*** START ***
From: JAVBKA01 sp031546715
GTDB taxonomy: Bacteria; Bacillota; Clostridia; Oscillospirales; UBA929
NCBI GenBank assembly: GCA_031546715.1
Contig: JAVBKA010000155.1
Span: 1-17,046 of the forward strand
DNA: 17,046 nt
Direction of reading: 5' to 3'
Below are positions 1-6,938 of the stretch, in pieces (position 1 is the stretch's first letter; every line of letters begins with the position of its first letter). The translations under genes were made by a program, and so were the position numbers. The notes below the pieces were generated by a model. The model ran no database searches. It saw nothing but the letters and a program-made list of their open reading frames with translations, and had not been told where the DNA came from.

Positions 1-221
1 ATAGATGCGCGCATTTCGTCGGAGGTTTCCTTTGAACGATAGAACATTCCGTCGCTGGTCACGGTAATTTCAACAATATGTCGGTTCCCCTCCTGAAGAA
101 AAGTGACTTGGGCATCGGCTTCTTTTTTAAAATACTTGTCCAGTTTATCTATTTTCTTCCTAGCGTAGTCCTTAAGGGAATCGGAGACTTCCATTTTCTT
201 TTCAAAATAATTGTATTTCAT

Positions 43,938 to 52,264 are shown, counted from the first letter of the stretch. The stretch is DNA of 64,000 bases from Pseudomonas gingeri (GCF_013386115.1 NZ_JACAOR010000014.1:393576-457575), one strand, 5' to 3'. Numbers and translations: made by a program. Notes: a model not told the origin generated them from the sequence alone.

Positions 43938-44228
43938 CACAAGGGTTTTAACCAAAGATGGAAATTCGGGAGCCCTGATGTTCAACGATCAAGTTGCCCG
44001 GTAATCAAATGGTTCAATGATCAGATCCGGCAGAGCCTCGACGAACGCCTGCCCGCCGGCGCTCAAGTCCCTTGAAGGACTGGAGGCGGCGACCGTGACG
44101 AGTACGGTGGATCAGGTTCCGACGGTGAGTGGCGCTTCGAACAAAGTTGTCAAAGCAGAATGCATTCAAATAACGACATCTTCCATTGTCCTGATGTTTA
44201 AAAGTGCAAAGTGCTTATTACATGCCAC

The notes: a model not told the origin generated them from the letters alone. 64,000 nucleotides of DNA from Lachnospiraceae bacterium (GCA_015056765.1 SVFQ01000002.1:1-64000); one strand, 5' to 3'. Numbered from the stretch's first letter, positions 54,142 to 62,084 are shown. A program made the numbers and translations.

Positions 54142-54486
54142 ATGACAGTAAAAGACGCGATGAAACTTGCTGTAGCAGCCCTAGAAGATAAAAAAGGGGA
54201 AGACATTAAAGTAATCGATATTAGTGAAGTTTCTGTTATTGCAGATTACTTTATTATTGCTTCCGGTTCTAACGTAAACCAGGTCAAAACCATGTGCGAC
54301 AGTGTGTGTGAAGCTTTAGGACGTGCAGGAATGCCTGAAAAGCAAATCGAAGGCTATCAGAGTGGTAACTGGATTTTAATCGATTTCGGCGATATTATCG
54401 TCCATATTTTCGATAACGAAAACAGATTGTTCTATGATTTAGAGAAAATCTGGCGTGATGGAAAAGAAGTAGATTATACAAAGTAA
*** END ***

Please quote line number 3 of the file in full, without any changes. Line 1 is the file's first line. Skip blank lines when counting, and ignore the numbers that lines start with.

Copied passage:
NCBI GenBank assembly: GCA_031546715.1